The past week has been very busy. I started my final internship, which will run through the first week of May. I will be doing short-term work with clients on a variety of issues. I am going to have a lot of flexibility in this placement, and my supervisor seems really great. When we were developing my learning contract, she asked if I would be willing to go over the agency’s promotional materials to assess for bias and accessibility. She thought it would be good to have a fresh set of eyes to catch things. I am very excited! I point out bias and inaccessibility all the time and now I’ll be able to do it for someone who actually WANTS me to! I’m really looking forward to beginning with clients and I think I will learn a lot from my supervisor.

Right now I am at my overnight shift, having gone to class in the evening. I also have class for a few hours after I get out of work. So I am a little sleep-deprived at the moment. My class in the evening was field seminar, and in addition to the usual group discussions, we went for a walk together as a self-care activity. That was really nice because I got to catch up with some classmates and the weather was beautiful.

I have started to open up a little more about my trauma history to my classmates recently. We have been assigned a choice of two books to read for field seminar, and one is “A Shining Affliction” by Annie G. Rogers. It is a fascinating book about her experience having what is best described as a breakdown during her doctoral internship working with children. She has to be hospitalized and eventually do a lot of hard work on her own trauma so that she can effectively help her clients, including one little boy that she goes into depth about in the book. Although it is a good read, it is extremely intense and was very triggering for me at times. I didn’t want anyone else to get caught off-guard, so I posted a little warning to our class’s Facebook page just saying that the book has the potential to be triggering for anyone with a history of sexual trauma, and to take care of yourself while reading or maybe elect to read the other book. A lot of my classmates thanked me for the warning, and I’m glad I wrote it. However, I feel that it was kind of a disclosure of my trauma. On one hand, I could have recognized it as potentially triggering even if I didn’t have a trauma history. However, would I have chosen to warn others if that were the case? I just feel like my classmates were able to read between the lines (we are social workers, after all) and figure out a little bit of my history. Maybe it is time to be a little more forthcoming. I trust most of these people (with a few notable exceptions) and my experience may be able to help them in some way.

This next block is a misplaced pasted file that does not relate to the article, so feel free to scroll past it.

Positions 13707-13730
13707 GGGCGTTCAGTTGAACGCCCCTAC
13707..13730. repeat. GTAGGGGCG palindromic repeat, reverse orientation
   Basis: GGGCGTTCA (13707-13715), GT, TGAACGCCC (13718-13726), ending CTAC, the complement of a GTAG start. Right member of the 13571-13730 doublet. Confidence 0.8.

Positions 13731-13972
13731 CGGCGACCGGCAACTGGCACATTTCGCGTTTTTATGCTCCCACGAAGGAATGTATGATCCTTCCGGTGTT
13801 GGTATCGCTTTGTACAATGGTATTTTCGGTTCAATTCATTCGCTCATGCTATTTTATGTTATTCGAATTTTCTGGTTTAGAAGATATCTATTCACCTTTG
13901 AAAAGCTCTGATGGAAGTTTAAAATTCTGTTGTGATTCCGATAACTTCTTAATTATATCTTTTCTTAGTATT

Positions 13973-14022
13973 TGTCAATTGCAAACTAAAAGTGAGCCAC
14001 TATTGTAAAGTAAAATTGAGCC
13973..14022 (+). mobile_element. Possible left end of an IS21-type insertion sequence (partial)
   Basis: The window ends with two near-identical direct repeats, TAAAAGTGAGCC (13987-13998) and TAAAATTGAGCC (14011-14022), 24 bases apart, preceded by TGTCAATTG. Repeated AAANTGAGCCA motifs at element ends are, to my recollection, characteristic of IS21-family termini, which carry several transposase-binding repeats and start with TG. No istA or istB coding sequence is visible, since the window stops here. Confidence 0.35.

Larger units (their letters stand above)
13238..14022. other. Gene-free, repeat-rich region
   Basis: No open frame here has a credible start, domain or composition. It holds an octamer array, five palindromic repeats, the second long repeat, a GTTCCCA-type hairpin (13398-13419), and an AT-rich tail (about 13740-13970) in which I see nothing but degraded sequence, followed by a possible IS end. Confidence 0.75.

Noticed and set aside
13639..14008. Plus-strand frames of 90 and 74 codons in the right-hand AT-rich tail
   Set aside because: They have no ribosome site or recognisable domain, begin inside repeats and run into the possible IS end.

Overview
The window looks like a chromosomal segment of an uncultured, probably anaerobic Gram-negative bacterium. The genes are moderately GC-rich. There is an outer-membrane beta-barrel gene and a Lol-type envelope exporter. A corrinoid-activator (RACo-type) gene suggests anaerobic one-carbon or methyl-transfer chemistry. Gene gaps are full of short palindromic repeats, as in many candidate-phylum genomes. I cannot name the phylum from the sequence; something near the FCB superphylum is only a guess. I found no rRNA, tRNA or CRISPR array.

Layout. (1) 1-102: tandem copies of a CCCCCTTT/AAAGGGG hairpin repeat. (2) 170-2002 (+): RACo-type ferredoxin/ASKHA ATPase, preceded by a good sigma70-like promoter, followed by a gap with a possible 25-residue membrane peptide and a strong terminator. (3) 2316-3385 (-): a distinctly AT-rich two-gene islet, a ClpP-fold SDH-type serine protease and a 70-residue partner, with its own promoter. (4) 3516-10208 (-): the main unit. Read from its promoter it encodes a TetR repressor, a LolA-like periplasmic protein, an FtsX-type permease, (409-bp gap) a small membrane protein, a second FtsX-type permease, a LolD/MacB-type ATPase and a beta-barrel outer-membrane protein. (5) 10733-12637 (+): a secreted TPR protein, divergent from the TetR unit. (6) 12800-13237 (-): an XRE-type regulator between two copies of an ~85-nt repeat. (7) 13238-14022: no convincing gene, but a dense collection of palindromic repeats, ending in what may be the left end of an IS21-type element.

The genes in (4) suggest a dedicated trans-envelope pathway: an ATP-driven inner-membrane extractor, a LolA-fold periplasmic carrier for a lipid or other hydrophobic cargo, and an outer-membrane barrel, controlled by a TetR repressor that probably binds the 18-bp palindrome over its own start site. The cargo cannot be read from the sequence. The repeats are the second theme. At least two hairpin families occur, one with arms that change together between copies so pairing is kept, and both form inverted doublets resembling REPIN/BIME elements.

I feel like I’m rambling and this is all over the place. I have been scattered lately. My apologies.

(I am having big emotions writing this and I don’t know why. I can’t describe them or write them down. They are happening without me.)